By identifying the structure of DNA in the 1950s, Watson, Crick, Wilkins, and Franklin showed that the book of life was written in the DNA double helix. When the human genome project was completed in 2003, we saw how this book of human life could be transcribed. Painstaking research paired with advanced computational algorithms then showed what increasing numbers of genes do and how the genetic book of life can be read.
Now, with the advent of precision gene editing tools like CRISPR, we are seeing that the book of life -- and all biology -- can be re-written. Biology is being recognized as another form of readable, writable, and hackable information technology with we humans as the coders.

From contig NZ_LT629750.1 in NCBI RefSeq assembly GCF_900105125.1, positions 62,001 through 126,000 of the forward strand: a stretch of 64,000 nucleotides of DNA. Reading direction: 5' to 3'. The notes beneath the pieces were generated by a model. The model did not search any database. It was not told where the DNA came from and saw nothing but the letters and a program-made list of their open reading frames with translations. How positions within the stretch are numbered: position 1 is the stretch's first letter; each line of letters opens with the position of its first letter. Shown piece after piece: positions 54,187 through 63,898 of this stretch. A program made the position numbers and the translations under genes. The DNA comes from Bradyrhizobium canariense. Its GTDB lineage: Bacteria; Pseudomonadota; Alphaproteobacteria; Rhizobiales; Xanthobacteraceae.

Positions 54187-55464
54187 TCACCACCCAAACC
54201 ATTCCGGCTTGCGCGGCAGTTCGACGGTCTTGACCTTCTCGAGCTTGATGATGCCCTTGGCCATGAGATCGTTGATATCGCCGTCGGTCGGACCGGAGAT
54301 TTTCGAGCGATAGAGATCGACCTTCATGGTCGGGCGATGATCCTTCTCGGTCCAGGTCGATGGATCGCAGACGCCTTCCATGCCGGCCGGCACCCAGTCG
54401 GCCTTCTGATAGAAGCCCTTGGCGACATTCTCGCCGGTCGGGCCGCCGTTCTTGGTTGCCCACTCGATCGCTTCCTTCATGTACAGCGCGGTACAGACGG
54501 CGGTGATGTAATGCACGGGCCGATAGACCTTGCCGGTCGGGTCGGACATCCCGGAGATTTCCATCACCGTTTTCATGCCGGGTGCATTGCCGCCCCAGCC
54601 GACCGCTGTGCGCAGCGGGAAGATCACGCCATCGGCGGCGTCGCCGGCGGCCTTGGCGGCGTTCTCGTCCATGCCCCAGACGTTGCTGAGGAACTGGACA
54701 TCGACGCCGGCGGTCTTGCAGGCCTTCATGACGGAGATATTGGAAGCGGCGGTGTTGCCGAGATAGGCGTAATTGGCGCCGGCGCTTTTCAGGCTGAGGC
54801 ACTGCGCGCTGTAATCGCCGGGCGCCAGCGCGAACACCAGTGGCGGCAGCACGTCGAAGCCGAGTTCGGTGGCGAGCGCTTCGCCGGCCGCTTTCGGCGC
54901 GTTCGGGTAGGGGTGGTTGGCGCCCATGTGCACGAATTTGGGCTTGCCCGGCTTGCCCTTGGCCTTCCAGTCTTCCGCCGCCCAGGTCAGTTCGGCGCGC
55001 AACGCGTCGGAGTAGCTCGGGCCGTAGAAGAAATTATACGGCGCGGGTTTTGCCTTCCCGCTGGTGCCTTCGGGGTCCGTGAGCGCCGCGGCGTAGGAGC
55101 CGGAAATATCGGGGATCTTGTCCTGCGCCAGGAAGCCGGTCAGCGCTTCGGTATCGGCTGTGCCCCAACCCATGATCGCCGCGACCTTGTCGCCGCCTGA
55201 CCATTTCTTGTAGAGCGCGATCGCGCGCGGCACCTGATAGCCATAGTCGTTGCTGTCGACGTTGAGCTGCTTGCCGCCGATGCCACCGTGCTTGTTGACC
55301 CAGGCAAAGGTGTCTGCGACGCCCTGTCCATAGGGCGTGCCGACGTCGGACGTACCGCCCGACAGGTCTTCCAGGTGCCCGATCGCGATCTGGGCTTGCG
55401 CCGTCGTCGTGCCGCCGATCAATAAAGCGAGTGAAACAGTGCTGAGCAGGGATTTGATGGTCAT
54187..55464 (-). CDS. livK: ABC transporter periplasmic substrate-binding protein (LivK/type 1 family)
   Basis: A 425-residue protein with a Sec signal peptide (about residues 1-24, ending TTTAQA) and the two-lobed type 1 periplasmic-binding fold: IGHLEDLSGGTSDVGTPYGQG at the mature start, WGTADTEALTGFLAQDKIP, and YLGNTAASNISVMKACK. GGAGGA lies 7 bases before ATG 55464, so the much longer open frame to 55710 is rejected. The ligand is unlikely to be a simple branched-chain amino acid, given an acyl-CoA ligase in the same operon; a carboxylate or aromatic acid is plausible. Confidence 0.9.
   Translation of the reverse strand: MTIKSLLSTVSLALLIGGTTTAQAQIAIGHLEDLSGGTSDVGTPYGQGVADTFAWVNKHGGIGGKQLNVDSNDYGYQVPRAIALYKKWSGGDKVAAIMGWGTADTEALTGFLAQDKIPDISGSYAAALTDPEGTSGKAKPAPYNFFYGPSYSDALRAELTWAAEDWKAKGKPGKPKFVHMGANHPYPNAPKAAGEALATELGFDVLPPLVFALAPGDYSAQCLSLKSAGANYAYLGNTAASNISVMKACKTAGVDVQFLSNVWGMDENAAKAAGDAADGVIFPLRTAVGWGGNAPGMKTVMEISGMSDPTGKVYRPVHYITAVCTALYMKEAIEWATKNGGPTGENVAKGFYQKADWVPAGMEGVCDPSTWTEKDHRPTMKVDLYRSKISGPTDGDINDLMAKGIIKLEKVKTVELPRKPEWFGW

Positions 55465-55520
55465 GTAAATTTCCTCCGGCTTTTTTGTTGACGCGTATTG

The impact of this transformation is being first experienced in our healthcare. Gene therapies including those extracting, re-engineering, then reintroducing a person's own cells enhanced into cancer-fighting supercells are already performing miracles in clinical trials. Thousands of applications have already been submitted to regulators across the globe for trials using gene therapies to address a host of other diseases.
Recently, the first gene editing of cells inside a person's body was deployed to treat the genetically relatively simple metabolic disorder Hunter syndrome, with many more applications to come. These new approaches are only the very first steps in our shift from the current system of generalized medicine based on population averages to precision medicine based on each patient's individual biology to predictive medicine based on AI-generated estimations of a person's future health state.